If you try to run test22, the function b will not be resolved.  This is because the symbols for test22.pro are generated before the resolve_routine and since there is no reference to b it will be treated as a variable.  After the resolve_routine, the compiler will not override the variable type of b for the function.  This problem will also present itself if you sick compile_opt idl2 in the middle of your code.  When IDL gets confused, you lose.

Here are some simple tricks to follow to avoid these pitfalls:

  1. Always put compile_opt idl2 at the top of your function/procedure.
  2. If your function doesn't have compile_opt idl2, add it!  Worse case, you have to refactor array parenthesis to brackets.  But this simple refactor will reduce headaches down the road by making your code more readable and extensible.
  3. If you are working in legacy code (and insist it remain legacy code), be aware if external code is using compile_opt idl2. If it is, double check your function/procedure/variable names to prevent IDL from getting confused.

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Categories: IDL Blog | IDL Data Point





Logical vs. Bitwise Operators

Author: Benjamin Foreback

There are two different types of comparison operators in IDL: bitwise operators and logical operators.

A bitwise operator evaluates each bit of two expressions based on the logic that is defined by the operator. These include the AND, OR, NOT, and XOR operators. Each bit of the input expressions
will be compared independently of other bits. IDL will always evaluate both expressions. 

A logical operator is very similar to a bitwise operator in that it evaluates two conditions. IDL's logical operators are && (logical and), || (logical or), and ~ (logical not). There are two significant differences between a logical and bitwise operator. First, a logical operator will always return 1 (for true) or 0 (for false). Additionally, a logical operator will perform "short circuit" logic, meaning that if the outcome is known after only checking the first condition, the second condition is ignored. For example, when using the logical and, we know that both conditions must be true in order for the result to be true; if the first of the two evaluates to false, then the result will be false regardless of the second condition, and therefore the second condition will not be evaluated.

In addition to simply being a bit more efficient, the logical and is extremely useful when you first need to check for the existence of a value before checking a condition of it. For instance, I have a variable called var, and I want to write an IF statement that is executed if the variable is greater than 5. However, in my code, I don't know for sure that var exists, so first I must check N_ELEMENTS on it. With the logical and, this can be done on one line.

   ; ...

If var doesn't exist in the code above, then IDL isn't going to check to see if var is greater than 5. If the bitwise AND operator was used, IDL would have thrown an undefined variable error when checking the second half of the if statement. To use AND, this logic would need to be on two different lines.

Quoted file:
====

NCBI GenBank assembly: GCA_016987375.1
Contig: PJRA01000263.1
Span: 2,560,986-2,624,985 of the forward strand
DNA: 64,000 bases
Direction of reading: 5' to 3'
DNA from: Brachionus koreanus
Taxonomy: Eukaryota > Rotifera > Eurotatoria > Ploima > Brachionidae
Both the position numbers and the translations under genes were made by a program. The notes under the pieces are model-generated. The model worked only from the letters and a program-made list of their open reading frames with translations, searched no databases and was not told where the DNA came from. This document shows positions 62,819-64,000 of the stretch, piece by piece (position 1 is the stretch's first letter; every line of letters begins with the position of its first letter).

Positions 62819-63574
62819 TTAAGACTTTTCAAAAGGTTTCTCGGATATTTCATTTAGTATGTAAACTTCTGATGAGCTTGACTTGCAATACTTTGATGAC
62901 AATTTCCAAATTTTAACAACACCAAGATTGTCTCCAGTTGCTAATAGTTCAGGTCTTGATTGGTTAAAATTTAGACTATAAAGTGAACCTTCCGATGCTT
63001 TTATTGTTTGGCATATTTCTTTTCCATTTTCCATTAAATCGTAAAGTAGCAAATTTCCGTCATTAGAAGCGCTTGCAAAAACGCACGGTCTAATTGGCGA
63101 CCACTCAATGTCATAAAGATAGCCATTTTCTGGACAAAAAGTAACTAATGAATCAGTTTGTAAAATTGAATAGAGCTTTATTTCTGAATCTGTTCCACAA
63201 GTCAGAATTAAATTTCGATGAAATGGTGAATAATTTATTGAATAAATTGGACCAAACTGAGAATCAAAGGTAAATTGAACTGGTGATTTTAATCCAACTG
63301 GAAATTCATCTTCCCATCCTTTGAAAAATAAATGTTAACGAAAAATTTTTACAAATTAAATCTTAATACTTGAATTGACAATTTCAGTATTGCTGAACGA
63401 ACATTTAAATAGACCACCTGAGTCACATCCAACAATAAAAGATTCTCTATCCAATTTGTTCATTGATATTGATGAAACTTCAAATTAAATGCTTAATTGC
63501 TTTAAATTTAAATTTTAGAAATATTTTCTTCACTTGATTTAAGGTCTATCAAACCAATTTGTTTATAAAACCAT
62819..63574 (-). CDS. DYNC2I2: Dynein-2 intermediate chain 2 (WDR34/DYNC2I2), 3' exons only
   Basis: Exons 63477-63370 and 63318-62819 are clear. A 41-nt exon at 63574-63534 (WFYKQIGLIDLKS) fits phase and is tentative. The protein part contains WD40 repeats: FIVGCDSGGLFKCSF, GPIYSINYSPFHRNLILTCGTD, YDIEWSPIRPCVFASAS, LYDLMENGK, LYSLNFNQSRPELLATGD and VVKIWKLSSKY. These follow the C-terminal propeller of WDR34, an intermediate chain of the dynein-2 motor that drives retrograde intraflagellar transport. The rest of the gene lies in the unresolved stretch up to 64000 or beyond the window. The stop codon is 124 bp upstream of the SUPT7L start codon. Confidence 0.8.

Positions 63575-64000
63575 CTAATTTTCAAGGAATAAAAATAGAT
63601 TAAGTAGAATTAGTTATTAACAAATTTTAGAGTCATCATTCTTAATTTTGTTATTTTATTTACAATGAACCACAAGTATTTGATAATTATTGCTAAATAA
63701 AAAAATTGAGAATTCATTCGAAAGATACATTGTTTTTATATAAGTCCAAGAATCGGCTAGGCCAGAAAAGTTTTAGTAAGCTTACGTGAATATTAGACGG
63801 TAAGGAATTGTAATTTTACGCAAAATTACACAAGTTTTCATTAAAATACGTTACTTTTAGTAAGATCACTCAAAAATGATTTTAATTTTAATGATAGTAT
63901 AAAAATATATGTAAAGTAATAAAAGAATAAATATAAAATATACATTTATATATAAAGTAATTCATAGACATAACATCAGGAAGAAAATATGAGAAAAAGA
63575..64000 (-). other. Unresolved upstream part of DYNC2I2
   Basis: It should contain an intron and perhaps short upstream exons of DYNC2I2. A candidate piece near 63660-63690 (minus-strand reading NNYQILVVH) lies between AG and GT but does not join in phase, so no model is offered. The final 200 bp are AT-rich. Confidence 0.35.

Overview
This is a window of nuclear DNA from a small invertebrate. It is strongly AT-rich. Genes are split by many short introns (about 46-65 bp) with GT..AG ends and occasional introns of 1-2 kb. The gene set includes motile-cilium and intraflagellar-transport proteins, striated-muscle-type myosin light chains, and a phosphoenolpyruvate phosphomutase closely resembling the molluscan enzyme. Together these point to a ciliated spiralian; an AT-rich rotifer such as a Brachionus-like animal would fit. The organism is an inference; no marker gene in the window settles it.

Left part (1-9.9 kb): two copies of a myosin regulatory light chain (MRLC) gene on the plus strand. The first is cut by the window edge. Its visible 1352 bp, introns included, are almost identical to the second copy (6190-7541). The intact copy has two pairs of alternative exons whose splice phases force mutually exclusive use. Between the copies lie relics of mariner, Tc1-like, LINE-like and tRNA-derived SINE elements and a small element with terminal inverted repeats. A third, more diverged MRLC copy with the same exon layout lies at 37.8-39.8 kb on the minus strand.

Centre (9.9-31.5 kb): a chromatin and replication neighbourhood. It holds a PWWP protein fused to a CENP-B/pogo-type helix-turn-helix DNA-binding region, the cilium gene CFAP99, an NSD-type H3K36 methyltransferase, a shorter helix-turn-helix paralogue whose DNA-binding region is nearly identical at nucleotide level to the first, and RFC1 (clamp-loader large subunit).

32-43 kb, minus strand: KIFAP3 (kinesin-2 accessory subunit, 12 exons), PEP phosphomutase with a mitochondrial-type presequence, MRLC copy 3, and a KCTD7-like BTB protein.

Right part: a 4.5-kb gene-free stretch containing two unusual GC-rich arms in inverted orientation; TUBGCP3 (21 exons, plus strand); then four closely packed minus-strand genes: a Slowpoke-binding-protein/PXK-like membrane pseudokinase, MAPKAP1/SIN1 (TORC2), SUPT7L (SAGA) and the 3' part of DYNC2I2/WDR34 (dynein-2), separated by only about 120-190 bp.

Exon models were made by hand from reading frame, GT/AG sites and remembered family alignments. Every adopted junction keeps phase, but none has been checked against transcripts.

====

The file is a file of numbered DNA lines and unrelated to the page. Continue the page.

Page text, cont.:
; ...

So when would you want to use a bitwise operator? 

Well first of all, logical operators only work when the result from each expression is a scalar. For example, if I want to use a WHERE statement to check two different conditions on an array, then the bitwise operator needs to be used.

arr = INDGEN(6)
result = WHERE(arr GT 1 AND arr LT 4)

Substituting AND with && in the above expression would result in an error.

In less common cases, the conditional expressions might be the result of two different functions, and you want both functions to always be performed and not skipped (perhaps the functions do something to the variable as it's passed-by-reference, or maybe they change internal variables based on the input), then you could put them together with a bitwise operator.

IF my_function1(var) AND my_function2(var) THEN BEGIN
  ; ...

Note that if you wanted one to always run but didn't care about the second, you could use a logical operator and put the one you always want performed first.

You can even do tricks with bitwise logic. Because bitwise logic operates on all bits of each value and does so independently of all other bits, you get interesting results. For example:


IDL will print 2. This is because 3 in binary is 011 and 6 in binary is 110. The result is... (first bit): 0 AND 1 = 0, (second bit): 1 AND 1 = 1, (third bit): 1 AND 0 = 0...  010, which is 2. This can sometimes be handy when processing image data to modify certain colors. A very useful example is that the logical NOT will convert a photograph to a negative.

As a final note, keep in mind that when multiple operations are performed in the same line of code, IDL will follow an operator precedence, similar to order of operations in mathematics.